Manhattan
Young
Democrats
•
http://gomyd.com
•
http://twitter.com/gomyd
•
http://facebook.com/gomyd
‐
Twitter
Applications:
http://twitter.com/downloads
and
http://www.squidoo.com/twitterapps
If
you
feel
this
guide
has
been
helpful
to
your
YDA
chapter,
please
send
us
a
tweet
and
let
us
know
with
the
following
message:
Hey
@gomyd!
Thanks
for
posting
the
guide
to
using
Twitter
for
your
@youngdems
chapter.
Great
tips!
If
you
would
like
to
ask
a
question,
please
send
us
a
reply
to
@gomyd
or
Julie
Blitzer
(the
author
of
this
guide)
to
@zhuli.
You
can
also
email
[email protected]
or
[email protected]
if
you
would
like
to
ask
questions
by
email.
YDA
Chapters
on
Twitter
Note:
This
list
is
not
comprehensive.
Many
of
these
twitter
accounts
are
not
active
and
few
follow
the
model
described
above.
Nonetheless,
we
encourage
all
YDA
chapters
to
communicate,
share
and
grow
their
movements
with
each
other
on
Twitter.
National
YDA:
@youngdems
College
Dems
of
America:
@collegedems
High
School
YD:
@HighSchoolDems
Stonewall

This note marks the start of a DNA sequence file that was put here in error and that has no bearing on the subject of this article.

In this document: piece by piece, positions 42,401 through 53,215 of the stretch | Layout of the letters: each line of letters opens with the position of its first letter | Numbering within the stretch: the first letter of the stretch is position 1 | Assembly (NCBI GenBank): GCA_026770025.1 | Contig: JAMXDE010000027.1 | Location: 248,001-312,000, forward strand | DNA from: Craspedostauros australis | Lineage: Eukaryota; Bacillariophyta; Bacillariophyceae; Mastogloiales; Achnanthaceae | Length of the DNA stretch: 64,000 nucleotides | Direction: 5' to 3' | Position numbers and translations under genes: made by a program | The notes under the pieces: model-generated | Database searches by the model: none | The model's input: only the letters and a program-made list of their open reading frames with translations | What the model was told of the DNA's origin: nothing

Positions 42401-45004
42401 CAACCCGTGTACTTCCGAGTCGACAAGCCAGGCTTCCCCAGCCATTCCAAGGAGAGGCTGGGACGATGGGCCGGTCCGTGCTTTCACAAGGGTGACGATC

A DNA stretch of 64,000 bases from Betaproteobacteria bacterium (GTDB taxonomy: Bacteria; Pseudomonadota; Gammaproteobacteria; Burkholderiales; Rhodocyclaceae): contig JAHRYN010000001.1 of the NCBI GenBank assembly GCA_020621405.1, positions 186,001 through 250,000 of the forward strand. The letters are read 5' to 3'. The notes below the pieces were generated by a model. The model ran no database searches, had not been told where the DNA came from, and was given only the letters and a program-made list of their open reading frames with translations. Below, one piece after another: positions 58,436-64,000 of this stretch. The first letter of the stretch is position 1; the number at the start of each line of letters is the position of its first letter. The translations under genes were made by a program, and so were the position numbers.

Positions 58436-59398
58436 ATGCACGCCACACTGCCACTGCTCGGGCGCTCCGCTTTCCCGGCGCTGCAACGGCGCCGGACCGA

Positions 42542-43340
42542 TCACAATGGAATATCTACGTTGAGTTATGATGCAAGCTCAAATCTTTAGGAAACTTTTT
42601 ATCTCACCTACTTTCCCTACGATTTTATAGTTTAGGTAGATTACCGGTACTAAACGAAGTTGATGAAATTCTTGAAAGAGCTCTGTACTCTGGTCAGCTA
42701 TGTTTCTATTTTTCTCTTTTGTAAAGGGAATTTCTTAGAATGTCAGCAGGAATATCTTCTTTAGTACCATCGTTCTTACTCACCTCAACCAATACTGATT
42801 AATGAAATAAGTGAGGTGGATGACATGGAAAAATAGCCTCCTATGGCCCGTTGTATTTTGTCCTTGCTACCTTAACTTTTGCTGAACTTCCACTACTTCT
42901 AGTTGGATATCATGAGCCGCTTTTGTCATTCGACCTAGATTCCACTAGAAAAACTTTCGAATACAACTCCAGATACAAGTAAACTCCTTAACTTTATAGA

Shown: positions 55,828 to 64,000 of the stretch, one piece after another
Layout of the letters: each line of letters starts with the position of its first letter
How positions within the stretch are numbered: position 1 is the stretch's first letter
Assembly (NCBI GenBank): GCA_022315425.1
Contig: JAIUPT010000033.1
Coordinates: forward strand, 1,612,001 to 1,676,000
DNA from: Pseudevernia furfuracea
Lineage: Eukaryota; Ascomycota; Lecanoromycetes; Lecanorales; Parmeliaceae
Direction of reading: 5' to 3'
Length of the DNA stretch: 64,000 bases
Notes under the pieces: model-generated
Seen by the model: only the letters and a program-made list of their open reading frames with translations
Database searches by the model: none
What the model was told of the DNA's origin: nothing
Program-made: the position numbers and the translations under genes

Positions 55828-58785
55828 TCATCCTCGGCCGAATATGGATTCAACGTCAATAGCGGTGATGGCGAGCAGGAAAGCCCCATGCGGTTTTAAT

YD:
@StonewallYDems
Alabama
University
of
Montevallo:
@UMYoungDems
Birmingham:
@BHMYoungDems
Arizona
State
YD:
@YDAz
Arkansas
State
YD:
@YDArkansas
Arkansas
Tech
University:
@ATUYoungDems
University
of
Arkansas:
@uayd
Faulkner
County:
@YoungDemFaulkCo
Pulaski
County:
@PCYDArkansas
California
State
YD:
@CAYoungDems
State
CD:
@CACollegeDems
Manhattan
Young
Democrats
•
http://gomyd.com
•
http://twitter.com/gomyd
•
http://facebook.com/gomyd
East
Bay:
@EBYD
Orange
County:
@OCYD
San
Francisco:
@SFYD
South
Bay
(San
Diego):
@SBYD
UC
Berkeley:
@CalDems
UC
Merced:
@demsucm
UC
Santa
Barbara:
@UCSBdems
Santa
Barbara
County:
@sbcyd
Sacramento
County:
@sacyoungdems
SF
State
University:
@DemsatSFSU
Colorado
Arapahoe
County:
@arapahoeyd
Connecticut
State
YD:
@CTYoungDems
Greater
New
Haven:
@GNHYD
Delaware
State
YD:
@DelYoungDems
Florida
State
YD:
@FLYD
State
CD:
@FLcollegedems
Jacksonville:
@JaxYoungDems
Alachua
County:
@ACYDems
Brevard
County:
@BCYD
Broward
County:
@BYDs
Lee
County:
@LeeYoungDems
Hillsborough
County: